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One Belt and One Road” and Hong Kong’s Legal Services

By CGCC Vision

Following the Chief Executive’s repeated mention of the development of “One Belt and One Road”, the related topics have been the subject of considerable public discussion. The new policy bears endless opportunities for all, and Hong Kong’s legal profession is, of course, no exception.

Elsie Leung, Deputy Director of the HKSAR Basic Law Committee, believes that as a world power, China should pay close attention to its cultural standing, political and legal systems, and the quality of its people. The “One Belt and One Road” national policy advances the democratic rule of law, deepens the cultural system reform and improves people’s livelihood, which is fully in line with the rise of a world power.

The Uniqueness of “One Belt and One Road”
Leung noted that since the “One Belt and One Road” has no preset rules, it enables China to become proactive. Moreover, the concept has a win-win approach without any threshold and is open, inclusive, mutually beneficial and non-exclusive.

Thus, the areas of cooperation between China and other countries along the “One Belt and One Road” are much diversified, while the Silk Road Fund, AIIB, TPP, international financial institutions and development-oriented financial funds can provide the capital and skills for these countries as required.

Embodiment of One Country, Two Systems
Under the principle of “One Country, Two Systems”, Hong Kong is a part of China while having different systems. It has also become an international financial centre as well as a bridge between the Chinese and Western cultures. On this basis, Leung is convinced that China’s “One Belt and One Road” development initiative and “going global” strategy present major opportunities for Hong Kong’s legal profession.

Hong Kong’s Laws have Obvious Advantages
The country’s development will inevitably involve a large number of contracts. Leung believes that by relying on its existing legal status, Hong Kong can strive to make its laws as the applicable law for the contracts and for its courts and other institutions to become the place for contract dispute resolution, thereby contributing the wisdom and efforts of its lawyers.

She added that Hong Kong’s lawyers are not only adept at the details of both Chinese and Western laws, but also gaining deeper understanding of the legal systems and financing methods of Islamic countries. Furthermore, as Hong Kong’s lawyers are bilingual, they are able to accurately analyze the different requirements of the contracting parties, and share their analyzes with Chinese customers to help them make accurate judgements.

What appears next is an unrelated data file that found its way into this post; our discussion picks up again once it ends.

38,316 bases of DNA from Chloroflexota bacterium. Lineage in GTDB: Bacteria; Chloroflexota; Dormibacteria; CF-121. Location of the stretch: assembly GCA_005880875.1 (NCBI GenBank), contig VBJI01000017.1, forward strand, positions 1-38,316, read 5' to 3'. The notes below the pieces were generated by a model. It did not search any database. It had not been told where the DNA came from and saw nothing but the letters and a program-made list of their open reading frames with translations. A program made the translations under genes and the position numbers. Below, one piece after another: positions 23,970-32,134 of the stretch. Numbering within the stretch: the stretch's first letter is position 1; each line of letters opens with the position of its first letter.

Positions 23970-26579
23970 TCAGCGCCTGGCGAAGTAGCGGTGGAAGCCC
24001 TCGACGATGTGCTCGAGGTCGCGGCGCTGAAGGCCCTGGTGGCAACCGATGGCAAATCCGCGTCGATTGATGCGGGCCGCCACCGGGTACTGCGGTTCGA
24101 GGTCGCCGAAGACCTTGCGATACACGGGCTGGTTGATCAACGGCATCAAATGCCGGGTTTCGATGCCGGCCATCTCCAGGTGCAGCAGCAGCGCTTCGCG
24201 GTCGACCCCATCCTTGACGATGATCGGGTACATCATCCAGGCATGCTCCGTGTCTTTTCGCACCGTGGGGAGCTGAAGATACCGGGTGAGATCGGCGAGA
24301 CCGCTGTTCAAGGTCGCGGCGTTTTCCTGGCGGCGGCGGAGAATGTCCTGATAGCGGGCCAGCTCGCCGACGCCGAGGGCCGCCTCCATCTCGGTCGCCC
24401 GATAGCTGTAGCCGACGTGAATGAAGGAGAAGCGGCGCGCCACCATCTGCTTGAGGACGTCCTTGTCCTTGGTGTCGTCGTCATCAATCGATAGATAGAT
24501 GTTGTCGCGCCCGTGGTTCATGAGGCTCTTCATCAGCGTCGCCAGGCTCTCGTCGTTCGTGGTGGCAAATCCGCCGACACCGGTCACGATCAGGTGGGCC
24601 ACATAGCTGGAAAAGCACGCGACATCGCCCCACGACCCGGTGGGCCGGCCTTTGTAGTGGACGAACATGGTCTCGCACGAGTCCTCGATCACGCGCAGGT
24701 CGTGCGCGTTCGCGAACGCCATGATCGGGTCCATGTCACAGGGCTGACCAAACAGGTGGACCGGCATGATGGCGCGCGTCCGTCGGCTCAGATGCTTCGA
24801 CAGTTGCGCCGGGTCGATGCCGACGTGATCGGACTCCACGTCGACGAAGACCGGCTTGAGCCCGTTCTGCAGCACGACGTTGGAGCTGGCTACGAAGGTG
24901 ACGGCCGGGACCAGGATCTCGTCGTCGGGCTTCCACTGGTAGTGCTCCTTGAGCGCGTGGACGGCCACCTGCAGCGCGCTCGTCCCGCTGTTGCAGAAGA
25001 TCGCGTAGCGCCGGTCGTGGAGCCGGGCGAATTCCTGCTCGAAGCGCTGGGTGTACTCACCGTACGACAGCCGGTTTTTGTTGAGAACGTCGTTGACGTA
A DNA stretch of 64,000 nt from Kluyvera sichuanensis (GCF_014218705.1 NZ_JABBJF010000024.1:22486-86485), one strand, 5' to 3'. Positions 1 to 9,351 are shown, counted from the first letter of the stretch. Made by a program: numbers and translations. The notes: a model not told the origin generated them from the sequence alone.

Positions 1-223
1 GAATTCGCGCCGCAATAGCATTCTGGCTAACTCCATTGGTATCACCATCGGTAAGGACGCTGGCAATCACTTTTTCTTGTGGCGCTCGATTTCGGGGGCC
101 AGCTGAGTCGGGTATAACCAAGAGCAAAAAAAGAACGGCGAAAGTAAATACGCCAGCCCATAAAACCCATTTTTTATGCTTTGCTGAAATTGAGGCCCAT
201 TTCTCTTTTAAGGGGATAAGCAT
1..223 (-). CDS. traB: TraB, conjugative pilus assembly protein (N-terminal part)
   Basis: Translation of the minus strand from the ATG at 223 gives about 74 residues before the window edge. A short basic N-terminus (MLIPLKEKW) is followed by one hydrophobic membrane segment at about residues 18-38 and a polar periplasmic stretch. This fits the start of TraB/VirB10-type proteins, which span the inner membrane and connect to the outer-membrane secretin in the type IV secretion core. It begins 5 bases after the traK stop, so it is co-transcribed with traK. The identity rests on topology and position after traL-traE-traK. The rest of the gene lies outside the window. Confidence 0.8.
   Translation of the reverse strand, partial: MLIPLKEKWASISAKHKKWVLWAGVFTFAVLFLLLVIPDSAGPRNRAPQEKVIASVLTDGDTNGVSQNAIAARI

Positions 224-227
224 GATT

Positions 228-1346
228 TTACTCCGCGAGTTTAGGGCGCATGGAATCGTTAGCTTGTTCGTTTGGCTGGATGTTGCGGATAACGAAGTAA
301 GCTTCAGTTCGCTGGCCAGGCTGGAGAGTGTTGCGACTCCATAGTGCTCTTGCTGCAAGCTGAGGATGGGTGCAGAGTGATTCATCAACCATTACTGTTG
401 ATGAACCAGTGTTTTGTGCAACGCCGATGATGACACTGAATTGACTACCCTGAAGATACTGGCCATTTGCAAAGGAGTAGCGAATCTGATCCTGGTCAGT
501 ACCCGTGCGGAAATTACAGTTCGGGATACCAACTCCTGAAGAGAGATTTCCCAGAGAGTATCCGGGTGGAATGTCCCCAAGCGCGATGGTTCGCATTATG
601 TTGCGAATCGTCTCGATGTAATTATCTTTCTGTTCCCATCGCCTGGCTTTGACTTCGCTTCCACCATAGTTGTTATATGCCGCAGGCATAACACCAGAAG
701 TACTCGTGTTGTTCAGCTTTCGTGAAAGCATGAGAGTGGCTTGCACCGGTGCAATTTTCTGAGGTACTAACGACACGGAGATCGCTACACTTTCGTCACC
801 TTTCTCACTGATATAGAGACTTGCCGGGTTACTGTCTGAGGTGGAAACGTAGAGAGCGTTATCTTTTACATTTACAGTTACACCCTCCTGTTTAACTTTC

Leung also pointed out that because Hong Kong’s lawyers are in constant contact with a large number of businesspeople from around the world and understand their needs, they are high-quality intermediaries whose participation can prevent misunderstandings and effectively contribute to the negotiations between the contracting parties.

She also commended Hong Kong’s sound and fair international legal dispute resolution mechanism, complete procedural rules, and stringent by-the-book disposal of cases, which are fully in line with international practice. Therefore, Hong Kong is well-positioned to build a legal dispute resolution centre that is generally accepted by the international community. She suggested that Hong Kong should establish a legal dispute resolution centre specialised in serving the “One Belt and One Road” initiative.

Looking Ahead to Seek Opportunities
Looking into the future, Leung looks forward to the various sectors submitting recommendations to the HKSAR Government for inclusion in the Policy Address; she also requested the Central Government to include the recommendations in the “13th Five-Year” Plan for implementation. As in the case of the CEPA, it depends on our proactivity to seek opportunities.

 

This article was firstly published in the magazine CGCC Vision 2016 July issue. Please click to read full report.

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